George Abrahams says the gun went off on its own, inside his pants pocket, as he walked down the stairs in his home in Northwest Philadelphia.

It was June 19, 2020, about 9 p.m. He remembers the pain of the bullet tearing into his right thigh, and the fear of seeing so much blood. He asked his sister for something he could fashion into a tourniquet, to slow the bleeding, and managed to tie a belt around his leg. Later, at the hospital, he was scared for his life, and wondered whether he’d ever see his daughter again.

“I was in so much shock that I couldn’t even scream,” recalled Abrahams, a painting contractor who was familiar with firearms from his eight years in the Army.

On Tuesday, Abrahams, 53, became the latest owner of a Sig Sauer P320 to sue the New Hampshire-based gun-maker over an alleged unintentional discharge. According to Abrahams’ lawyers, he’s one of dozens of people around the country who have been affected by a P320 pistol that fired without the trigger being pulled.

“We’ve learned that there have been as many as 70 incidents that have been reported to Sig Sauer, which placed them on notice that this gun continues to harm law enforcement users, federal agents and other safety-conscious gun owners,” said Robert Zimmerman, a lawyer for Abrahams with Saltz Mongeluzzi & Bendesky.

Sig Sauer did not immediately respond to The Inquirer’s request for comment Tuesday. The company has denied allegations related to unintentional discharges in other lawsuits.

On its website, Sig offers a “voluntary upgrade” program for P320 owners, explaining that “a potential discharge of the firearm may result when dropped.”

The complaint by Abrahams was filed in the Philadelphia Court of Common Pleas. Saltz Mongeluzzi also represents a U.S. Immigration and Customs Enforcement officer in a similar lawsuit filed against Sig Sauer last year in federal court in Philadelphia.

In total, Saltz Mongeluzzi now has seven lawsuits in active litigation against the gun-maker in four states, and represents more than 15 additional clients who say they’re the victim of an unintentional discharge of a P320.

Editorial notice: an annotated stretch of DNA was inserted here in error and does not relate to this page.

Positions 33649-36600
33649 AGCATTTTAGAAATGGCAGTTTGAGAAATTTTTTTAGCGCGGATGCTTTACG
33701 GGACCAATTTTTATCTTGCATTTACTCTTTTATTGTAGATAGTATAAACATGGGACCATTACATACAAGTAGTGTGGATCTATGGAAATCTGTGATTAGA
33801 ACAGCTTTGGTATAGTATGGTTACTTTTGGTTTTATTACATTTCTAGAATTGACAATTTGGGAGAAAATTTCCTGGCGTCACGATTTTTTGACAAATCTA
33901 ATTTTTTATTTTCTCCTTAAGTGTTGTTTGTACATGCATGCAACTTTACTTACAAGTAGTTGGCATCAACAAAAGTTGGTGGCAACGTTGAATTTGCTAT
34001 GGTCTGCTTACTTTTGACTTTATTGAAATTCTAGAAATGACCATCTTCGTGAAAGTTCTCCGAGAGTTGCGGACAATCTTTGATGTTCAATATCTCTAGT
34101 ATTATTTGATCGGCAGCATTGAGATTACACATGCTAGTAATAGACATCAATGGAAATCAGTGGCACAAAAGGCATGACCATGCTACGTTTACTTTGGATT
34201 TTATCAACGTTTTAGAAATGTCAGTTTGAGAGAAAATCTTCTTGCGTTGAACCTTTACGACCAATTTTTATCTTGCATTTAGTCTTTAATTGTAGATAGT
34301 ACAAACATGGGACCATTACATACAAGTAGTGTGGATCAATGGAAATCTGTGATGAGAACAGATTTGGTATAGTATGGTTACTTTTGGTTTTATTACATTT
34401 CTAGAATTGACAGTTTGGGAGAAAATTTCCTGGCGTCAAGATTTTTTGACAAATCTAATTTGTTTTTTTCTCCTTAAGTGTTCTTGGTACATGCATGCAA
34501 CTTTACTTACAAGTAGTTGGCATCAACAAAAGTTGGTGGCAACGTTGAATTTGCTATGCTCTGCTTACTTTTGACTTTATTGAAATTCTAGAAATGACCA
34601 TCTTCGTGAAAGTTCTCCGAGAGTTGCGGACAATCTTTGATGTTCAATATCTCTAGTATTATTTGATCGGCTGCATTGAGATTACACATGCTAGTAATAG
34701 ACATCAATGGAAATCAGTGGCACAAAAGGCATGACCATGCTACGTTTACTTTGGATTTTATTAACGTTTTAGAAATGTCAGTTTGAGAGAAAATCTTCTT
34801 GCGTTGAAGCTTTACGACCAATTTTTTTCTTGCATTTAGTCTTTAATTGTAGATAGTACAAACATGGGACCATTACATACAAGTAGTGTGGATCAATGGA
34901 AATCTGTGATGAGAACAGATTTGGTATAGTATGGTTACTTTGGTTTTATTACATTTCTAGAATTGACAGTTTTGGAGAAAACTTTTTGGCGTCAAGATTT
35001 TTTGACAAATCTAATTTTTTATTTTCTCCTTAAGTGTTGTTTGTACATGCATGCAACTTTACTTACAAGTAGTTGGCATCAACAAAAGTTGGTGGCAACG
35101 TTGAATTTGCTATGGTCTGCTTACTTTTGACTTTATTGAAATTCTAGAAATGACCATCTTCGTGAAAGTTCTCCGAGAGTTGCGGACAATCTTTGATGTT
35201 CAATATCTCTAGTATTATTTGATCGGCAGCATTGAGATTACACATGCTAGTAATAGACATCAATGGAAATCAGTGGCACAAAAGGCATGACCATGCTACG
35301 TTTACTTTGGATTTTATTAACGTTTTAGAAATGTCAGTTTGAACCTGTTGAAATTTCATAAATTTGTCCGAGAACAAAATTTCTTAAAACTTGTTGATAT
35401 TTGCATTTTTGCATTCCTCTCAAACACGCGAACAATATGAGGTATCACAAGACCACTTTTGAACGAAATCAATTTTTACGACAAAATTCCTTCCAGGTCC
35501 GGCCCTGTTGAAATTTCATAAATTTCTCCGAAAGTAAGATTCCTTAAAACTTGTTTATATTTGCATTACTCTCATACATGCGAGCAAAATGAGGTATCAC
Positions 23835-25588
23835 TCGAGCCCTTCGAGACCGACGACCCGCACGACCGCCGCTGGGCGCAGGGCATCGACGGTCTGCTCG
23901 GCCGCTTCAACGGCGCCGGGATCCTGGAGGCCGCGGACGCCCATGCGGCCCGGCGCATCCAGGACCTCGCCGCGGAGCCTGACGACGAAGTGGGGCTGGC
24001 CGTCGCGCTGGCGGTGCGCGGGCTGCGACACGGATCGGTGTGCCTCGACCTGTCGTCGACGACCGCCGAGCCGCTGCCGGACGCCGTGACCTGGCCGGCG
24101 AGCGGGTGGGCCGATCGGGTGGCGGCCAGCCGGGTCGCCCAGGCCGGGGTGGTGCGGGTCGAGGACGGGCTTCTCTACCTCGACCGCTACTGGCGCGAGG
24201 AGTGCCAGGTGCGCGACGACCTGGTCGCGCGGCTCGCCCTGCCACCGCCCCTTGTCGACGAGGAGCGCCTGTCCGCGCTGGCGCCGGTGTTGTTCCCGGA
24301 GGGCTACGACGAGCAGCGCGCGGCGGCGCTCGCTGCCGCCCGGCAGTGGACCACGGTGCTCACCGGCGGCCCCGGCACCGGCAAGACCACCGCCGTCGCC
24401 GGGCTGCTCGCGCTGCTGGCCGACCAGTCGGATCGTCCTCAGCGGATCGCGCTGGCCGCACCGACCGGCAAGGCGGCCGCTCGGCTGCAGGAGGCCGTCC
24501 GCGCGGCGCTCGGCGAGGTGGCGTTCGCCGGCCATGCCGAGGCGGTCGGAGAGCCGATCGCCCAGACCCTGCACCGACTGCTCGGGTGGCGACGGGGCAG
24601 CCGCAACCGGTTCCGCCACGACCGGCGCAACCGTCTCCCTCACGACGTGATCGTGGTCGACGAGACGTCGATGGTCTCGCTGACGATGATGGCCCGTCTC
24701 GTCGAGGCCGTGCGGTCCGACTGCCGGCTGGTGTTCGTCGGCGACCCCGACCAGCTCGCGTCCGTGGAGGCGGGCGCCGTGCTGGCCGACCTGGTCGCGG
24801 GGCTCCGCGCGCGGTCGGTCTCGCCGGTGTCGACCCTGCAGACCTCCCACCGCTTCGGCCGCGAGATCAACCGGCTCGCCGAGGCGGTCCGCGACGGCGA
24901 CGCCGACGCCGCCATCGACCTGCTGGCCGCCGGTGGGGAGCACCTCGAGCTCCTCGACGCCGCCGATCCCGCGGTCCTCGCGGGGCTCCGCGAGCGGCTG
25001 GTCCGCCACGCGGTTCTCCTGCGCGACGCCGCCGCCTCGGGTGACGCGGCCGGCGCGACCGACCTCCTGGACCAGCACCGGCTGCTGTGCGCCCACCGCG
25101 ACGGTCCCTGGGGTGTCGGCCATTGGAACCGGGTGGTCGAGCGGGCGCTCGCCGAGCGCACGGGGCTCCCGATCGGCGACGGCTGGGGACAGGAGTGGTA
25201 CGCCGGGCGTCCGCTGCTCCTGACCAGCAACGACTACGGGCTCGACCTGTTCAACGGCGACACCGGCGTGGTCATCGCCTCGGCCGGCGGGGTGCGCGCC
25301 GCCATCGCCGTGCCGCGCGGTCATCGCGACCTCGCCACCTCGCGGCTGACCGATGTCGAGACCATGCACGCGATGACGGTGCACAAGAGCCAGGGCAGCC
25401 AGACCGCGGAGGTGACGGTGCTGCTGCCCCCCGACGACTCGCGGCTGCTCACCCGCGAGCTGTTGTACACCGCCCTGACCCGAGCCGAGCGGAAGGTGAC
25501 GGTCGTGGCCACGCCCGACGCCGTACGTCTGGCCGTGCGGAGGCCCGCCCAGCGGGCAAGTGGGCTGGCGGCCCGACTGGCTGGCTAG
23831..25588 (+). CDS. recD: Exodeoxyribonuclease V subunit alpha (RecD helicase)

The gun has a history in Philadelphia. In August 2019, a transit police officer’s P320 went off unintentionally inside Suburban Station during rush hour. The officer said the gun was inside its holster, and that he hadn’t touched the trigger when it fired — an incident that prompted SEPTA to ditch the P320, and replace officers’ guns with a different firearm, within weeks.

» READ MORE: What happened when a SEPTA officer’s handgun spontaneously fired in Philly’s Suburban Station

Last year, The Inquirer obtained video footage and documents illustrating how the bullet narrowly missed the officer’s own knee, as he was sitting behind the wheel of a motorized cart, and a bystander who had just crossed in front of his vehicle.

“Like you saw in the SEPTA incident, these incidents can happen anywhere,” Zimmerman said. “They can happen in public spaces. And anyone that’s in the vicinity of this gun is potentially at risk.”

Sig won a major contract in 2017 to supply the military with sidearms based on the P320 design. But the military version has a manual safety that most P320s lack, according to Zimmerman.

Abrahams considered Sig to have a good reputation when he purchased a P320 for self-defense in 2018.

Now he feels almost as if he were carrying “a ticking bomb around my friends and family,” he said in an interview.

The bullet that entered his thigh exited near his knee. He’s still in physical therapy for the injury. But “what happened to the nerves and muscle and tissues,” he said, “there’s no way to repair that.”

Two years after being wounded, he gets fatigued easily, he said, and experiences both tingling and numbness in his leg — a sense that part of his body can feel like “an inanimate object.”

“It has changed my life in more ways than one,” Abrahams said.